*** Texas primary won’t occur until at least May: The AP reports that Texas -- because of the divisions over its redistricting map -- will unlikely hold its presidential primary in April. “Texas was originally scheduled to be a part of next month's slate of Super Tuesday primaries, but the redistricting clash forced the state to reschedule its contest to April 3. With that date now all but dead, too, elections workers who squeezed into a packed San Antonio courtroom Tuesday advocated a new date of May 22, which could be long after Republicans settle on a nominee to face President Barack Obama.” So Texas won’t play a role in this GOP presidential race -- until it does. Consider: If a Republican decides to run for president at the last second, that person could plant his/her flag in Texas.

*** Remember the Maine! The additional news coming out of Maine -- that one county turned in its results on Feb. 7 but weren’t included -- is a disaster for the GOP and the entire caucus system. (And this news is on top of that other county that postponed its caucuses due to snow and wasn’t counted, either.) The GOP caucuses (in Iowa, Nevada, and now Maine) have really taken it on the chin and raise real doubts about the integrity of the voting results. And Nevada is lucky its outcome wasn’t close…

*** On the trail, per NBC’s Adam Perez: Gingrich travels to Palo Alto, CA…Santorum visits North Dakota, campaigning in Tioga and Fargo…Meanwhile, Romney hosts a rally in Grand Rapids, MI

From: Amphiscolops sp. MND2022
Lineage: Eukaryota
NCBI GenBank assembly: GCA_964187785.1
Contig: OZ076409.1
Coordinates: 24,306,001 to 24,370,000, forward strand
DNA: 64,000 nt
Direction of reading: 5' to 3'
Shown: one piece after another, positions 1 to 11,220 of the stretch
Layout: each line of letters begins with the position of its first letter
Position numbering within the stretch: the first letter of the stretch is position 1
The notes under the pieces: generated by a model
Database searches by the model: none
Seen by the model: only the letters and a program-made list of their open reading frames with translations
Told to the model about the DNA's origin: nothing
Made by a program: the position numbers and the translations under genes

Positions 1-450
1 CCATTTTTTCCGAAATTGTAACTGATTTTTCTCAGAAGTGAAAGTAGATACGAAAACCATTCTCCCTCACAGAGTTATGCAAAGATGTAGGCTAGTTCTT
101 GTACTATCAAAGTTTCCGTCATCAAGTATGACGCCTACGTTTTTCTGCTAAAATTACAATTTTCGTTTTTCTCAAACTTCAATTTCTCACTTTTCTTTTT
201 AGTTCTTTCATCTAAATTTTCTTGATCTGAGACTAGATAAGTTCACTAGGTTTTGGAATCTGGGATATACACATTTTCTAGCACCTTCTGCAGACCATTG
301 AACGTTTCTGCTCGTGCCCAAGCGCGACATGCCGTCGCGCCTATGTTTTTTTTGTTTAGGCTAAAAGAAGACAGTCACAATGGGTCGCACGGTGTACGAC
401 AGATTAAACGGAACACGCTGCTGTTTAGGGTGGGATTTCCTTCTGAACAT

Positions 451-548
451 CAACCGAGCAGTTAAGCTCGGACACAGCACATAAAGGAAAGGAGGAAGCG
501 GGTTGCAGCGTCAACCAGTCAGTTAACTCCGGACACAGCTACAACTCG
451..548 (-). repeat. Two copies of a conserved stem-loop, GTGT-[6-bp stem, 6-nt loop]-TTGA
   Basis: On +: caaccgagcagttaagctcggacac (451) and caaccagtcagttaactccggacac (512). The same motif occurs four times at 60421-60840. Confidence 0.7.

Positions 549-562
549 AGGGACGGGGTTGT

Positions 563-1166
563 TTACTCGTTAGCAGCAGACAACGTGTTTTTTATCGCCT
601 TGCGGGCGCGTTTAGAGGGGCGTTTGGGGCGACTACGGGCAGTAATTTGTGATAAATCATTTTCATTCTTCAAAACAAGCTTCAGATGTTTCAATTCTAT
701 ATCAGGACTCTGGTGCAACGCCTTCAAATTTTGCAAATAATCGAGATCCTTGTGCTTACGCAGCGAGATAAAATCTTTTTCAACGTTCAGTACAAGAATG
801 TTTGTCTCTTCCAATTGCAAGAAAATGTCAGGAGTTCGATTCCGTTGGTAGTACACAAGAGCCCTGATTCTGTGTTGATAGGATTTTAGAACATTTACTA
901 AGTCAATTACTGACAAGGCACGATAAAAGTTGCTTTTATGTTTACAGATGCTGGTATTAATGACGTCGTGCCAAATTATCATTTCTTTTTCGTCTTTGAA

*** We have a deal: Off the campaign trail, it looks like Hill Democrats and Republicans struck a tentative deal on extending the payroll tax cut, as well as unemployment insurance and the Medicare “doc fix.” NBC’s Libby Leist and Frank Thorp have the details: The payroll tax cut gets extended through 2012, unemployment insurance goes for 75 weeks in the hardest-hit states and 63 weeks in the others (versus 93 weeks now), there’s no drug test or GED requirements for the unemployment assistance, and there are no Medicare benefit cuts. In addition, the payroll tax cut IS NOT paid for, but the unemployment insurance and “doc fix” ARE. Those offsets, with a price tag of about $50 or $60 billion, come from government spectrum sales, federal pension reform, and a few billion from Fannie/Freddie fees. NBC’s Leist adds that the tentative deal, which could be inked as early as today, was negotiated by House Ways and Means Chairman Dave Camp (R) and Senate Finance Chairman Max Baucus (D).